Tellin’ It How It Is

Hip-Hop Stands Up For Sean Bell

“With the Sean Bell situation, New York is basically saying ‘fuck niggas.'” Who in their right minds can honestly disagree with these words, bluntly stated by rapper/producer/activist David Banner? The April 25th acquittal of three New York City cops, who killed Bell after pumping fifty rounds into his car, sends a clear message to the African-American community: If the police can get away with gunning down one unarmed black man, they can get away with it again. Indeed, it happened several times over well before Bell. It’s no wonder that the verdict has provoked outrage and frustration from religious leaders, local politicians and community activists.

Banner is certainly not alone as a rapper, either. The frustration, sadness and outrage provoked by the verdict has radiated through the entire hip-hop community, reaching even the upper echelons of the industry. Russell Simmons has spoke about the need for the police to be more accountable. His heir-apparent Jay-Z has set up a charity for Bell’s fiancée, Nicole Paultre Bell. As always, though, the most meaningful solidarity hip-hop has to offer is that of the artists themselves.

This solidarity has, notably, not just been limited to the sector of “conscious hip-hop,” that artificial category created by the music industry in order to cheapen the genre; a diverse array of artists have verbally trounced the verdict, ranging from Ice Cube to Immortal Technique to Chamillionaire. By now, it’s become something of a cliché to repeat Chuck D’s line about rap being “CNN for black people,” but the staggering hypocrisy and gutter racism of the case has once again pushed artists into that role.

In the month since the verdict, there have been enough recordings dedicated to Bell to fill a compilation album. Posted on YouTube, Brooklyn MC Papoose (who also penned a song directly following the original shooting in November 2006) calls for a new civil rights movement in “We Shall Overcome.” Though lyrically awkward at times, the track almost serves as a blow-by-blow of the entire trial, highlighting the arrogance of Judge Arthur Cooperman, the flimsy defense of the officers, and the complete dismissal of all witness testimony. As the song progresses, Pap lays into the past racist brutalities of the NYPD, bringing up the shooting of Amadou Diallo and the police torture of Abner Louima, and broadens the story even further to immigrants’ rights and the shipping of poor black kids to fight in Iraq: “How can they find find freedom in south Iraq? Please! / They can’t even find freedom in south-side Queens.”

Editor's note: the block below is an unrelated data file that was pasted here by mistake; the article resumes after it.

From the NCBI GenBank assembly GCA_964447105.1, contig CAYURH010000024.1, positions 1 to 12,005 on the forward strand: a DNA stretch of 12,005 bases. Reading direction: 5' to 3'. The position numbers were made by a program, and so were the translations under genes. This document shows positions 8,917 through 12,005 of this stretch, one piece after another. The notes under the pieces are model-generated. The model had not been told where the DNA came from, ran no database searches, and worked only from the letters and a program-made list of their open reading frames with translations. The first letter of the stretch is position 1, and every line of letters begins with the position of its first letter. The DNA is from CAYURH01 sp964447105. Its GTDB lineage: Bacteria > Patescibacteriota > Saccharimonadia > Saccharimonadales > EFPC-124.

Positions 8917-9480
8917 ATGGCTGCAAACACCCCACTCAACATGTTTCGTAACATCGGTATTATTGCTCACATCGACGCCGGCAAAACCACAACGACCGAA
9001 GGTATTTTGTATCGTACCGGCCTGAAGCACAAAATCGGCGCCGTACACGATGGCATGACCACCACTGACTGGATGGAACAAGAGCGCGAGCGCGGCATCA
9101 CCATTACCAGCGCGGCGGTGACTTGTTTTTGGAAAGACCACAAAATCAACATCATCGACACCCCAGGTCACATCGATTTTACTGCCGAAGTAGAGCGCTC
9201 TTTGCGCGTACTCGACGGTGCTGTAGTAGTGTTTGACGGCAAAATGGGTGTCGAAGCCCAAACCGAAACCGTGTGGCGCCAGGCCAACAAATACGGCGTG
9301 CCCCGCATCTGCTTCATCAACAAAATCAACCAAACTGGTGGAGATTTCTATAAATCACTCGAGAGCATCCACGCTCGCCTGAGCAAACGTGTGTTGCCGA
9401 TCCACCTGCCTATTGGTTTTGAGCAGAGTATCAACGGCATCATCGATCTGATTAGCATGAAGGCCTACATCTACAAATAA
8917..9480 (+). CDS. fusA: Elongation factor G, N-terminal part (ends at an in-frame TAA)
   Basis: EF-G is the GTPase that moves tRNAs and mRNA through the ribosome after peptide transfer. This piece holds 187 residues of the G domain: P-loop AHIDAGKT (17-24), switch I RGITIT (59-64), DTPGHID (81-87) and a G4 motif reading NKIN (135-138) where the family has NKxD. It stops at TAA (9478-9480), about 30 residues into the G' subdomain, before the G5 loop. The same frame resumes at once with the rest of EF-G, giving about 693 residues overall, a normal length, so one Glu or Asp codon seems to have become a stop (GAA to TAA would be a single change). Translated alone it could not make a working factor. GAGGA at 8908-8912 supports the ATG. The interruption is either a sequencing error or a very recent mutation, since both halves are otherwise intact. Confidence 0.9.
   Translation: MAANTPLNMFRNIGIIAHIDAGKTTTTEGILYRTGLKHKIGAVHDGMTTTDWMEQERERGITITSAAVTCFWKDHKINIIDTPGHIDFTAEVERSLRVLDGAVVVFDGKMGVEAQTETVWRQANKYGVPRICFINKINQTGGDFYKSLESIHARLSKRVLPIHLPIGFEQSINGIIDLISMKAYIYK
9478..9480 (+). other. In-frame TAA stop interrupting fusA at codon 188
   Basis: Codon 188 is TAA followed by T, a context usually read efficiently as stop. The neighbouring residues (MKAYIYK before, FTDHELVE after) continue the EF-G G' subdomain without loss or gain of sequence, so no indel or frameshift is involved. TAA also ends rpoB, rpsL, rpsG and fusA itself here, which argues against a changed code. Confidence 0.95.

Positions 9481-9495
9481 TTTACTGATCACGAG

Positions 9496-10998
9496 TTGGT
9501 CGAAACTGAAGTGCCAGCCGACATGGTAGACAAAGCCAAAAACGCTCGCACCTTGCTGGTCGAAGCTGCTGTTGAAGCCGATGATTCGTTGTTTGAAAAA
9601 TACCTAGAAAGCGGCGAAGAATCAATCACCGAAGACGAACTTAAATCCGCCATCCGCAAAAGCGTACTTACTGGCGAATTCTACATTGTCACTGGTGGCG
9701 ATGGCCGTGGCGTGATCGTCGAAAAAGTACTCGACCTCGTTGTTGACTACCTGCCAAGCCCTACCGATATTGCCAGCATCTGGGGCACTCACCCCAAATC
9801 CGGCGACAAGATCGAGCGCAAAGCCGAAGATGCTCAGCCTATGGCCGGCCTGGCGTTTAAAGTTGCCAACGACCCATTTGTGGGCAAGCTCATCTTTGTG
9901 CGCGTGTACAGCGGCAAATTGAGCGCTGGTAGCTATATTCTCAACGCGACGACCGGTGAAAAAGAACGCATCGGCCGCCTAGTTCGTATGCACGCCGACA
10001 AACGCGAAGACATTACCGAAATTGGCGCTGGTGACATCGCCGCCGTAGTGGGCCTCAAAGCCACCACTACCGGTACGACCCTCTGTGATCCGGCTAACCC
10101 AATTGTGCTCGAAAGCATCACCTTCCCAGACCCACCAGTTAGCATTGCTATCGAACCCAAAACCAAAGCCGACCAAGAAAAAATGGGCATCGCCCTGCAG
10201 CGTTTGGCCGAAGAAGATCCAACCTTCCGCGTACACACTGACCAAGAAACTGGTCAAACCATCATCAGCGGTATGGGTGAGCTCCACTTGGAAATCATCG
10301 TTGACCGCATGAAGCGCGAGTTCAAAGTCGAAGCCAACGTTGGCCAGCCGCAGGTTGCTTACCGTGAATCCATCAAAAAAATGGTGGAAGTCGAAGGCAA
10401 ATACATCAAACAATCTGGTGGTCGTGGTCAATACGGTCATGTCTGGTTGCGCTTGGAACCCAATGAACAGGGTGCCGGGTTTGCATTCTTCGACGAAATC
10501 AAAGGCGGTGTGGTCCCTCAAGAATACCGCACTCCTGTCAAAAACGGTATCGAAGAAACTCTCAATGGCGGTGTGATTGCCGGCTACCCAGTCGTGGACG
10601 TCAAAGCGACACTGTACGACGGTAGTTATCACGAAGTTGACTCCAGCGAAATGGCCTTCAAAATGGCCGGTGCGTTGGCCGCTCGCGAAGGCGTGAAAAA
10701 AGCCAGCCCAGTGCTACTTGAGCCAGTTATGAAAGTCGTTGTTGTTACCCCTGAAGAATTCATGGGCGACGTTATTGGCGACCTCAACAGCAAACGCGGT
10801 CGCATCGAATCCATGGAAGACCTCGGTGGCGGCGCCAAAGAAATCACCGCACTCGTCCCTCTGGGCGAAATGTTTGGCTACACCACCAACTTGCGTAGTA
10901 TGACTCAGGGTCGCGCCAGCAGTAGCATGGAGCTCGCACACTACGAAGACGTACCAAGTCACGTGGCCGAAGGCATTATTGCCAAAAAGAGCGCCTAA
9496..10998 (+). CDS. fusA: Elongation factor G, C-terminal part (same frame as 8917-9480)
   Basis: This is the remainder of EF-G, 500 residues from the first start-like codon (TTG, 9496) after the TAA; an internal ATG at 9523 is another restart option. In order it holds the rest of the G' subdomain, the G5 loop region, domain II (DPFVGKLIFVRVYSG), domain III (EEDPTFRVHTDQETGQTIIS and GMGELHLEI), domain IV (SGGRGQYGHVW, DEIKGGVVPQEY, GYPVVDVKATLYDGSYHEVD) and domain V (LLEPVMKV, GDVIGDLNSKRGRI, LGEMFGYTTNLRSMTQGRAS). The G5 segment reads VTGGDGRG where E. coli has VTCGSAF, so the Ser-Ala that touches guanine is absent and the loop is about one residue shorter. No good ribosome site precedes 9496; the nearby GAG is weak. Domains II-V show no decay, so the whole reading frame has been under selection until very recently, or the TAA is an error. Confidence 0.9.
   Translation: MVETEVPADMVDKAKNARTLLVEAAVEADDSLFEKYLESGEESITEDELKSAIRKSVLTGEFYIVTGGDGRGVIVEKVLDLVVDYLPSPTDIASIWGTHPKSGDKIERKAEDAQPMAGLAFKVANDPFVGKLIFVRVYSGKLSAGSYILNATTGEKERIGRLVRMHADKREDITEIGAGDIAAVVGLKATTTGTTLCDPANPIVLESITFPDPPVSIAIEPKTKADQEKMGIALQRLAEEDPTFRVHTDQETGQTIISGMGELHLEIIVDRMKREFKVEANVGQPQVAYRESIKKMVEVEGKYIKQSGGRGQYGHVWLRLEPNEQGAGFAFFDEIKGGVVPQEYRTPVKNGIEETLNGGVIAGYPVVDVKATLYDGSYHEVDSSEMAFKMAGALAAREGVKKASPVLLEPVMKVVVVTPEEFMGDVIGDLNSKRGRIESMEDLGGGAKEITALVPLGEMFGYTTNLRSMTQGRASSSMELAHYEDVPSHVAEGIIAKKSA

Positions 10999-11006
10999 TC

Papoose is only the tip of the iceberg. The web has been swarmed by tracks dedicated to Bell, sometimes released within mere hours of the verdict. Major-label artists like The Game and Joell Ortiz have released songs on the web. Unsigned artists have been able to chime in too. Pittsburgh rapper Jasiri X (whose song about the Jena Six was named by hip-hop journalist Davey D as the best political rap of 2007), posted not one but two tracks about Bell on his MySpace page the very next day. A simple Google search for “Sean Bell” and “hip-hop” will yield literally thousands of results.

Artists who haven’t necessarily had the chance to hit the studio in recent weeks have nonetheless done what they can to protest the verdict. The Roots, performing on the David Letterman Show three days afterwards, wore all black in mourning for Bell as well as pins with Bell’s face on it. And then, of course, there is dead prez, whose first show after the verdict in Amherst, Massachusetts was performed in the memory of Bell., speaking from the event on “Breakdown FM,” radio show of hip-hop activist Davey D, summed up the all-encompassing question “what now?”: “That verdict’s been cast down on us since slavery. We’ve been denied justice way before April 26th, 2008… But it’s not a time to be demoralized . . . it’s a time to organize.”

It’s been two and a half years since Kanye West appeared on an NBC-televised Katrina benefit to tell the world the obvious: “George Bush doesn’t care about black people.” Last year, after the news that a group of black teenagers were being unjustly thrown in jail in Jena, Louisiana, many in hip-hop also protested the town’s style of Jim Crow justice. Now, with the killers of Sean Bell getting off the hook, artists and MCs are once again raising their voices. The sentiments coming from artists like dead prez — that more organizing, more activism, is needed — are for obvious reasons finding resonance not only in the studios, but in the streets and communities. Hip-hop, born out of the deliberate neglect of black America, is finding itself pushed into the political arena more and more. Its message is simple: Enough is enough. Maybe this is the reason politicians find are so threatened by the mere presence of hip-hop.

Alexander Billet, a music journalist and solidarity activist in Chicago, runs the website Rebel Frequencies. He is a frequent contributor to, Dissident Voice, ZNet and the Electronic Intifada. He has also appeared in, Z Magazine, New Politics and the International Socialist Review. His first book, "Sounds of Liberation: Music In the Age of Crisis and Resistance," is expected out in the fall; you can donate to the project on Kickstarter. He can be reached at Read other articles by Alexander.